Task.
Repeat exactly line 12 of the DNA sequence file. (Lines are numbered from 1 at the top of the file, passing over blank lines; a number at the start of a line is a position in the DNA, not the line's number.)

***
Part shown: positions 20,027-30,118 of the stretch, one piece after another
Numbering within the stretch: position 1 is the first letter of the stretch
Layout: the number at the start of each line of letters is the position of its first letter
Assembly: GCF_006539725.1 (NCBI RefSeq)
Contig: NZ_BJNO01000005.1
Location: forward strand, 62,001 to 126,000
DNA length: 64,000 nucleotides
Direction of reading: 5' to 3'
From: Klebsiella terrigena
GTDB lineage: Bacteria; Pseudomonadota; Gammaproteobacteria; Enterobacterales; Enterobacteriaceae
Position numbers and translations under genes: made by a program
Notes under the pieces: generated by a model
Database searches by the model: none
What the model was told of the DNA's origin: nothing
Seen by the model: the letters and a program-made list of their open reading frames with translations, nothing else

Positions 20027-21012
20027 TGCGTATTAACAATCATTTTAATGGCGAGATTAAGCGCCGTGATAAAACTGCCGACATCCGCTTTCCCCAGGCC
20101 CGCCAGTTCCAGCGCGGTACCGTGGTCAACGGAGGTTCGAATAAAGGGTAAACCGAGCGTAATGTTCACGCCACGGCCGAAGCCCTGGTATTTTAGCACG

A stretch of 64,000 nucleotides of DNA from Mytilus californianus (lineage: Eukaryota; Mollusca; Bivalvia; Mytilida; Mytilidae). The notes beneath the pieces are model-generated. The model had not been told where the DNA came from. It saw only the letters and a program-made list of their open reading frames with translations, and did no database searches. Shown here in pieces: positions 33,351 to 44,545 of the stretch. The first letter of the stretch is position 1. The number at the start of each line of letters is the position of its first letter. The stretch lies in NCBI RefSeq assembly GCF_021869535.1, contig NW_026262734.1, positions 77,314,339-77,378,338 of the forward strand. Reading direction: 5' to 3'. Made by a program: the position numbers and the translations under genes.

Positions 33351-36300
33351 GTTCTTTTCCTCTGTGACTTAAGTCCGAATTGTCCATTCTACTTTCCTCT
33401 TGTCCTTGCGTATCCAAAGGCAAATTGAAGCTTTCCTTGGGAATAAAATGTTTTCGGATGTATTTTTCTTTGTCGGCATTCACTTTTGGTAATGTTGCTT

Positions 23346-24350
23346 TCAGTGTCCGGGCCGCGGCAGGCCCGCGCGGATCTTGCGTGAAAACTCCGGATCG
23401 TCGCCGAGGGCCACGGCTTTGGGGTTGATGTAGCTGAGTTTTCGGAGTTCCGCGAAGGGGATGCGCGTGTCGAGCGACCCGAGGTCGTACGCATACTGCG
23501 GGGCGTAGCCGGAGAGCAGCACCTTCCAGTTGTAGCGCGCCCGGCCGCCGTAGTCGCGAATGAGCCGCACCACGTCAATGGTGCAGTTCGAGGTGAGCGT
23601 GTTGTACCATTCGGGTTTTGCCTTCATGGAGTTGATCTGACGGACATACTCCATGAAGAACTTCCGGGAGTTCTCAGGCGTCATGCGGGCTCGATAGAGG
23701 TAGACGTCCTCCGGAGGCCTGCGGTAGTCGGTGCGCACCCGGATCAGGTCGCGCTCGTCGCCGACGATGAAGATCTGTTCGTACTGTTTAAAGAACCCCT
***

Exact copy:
Notes under the pieces: generated by a model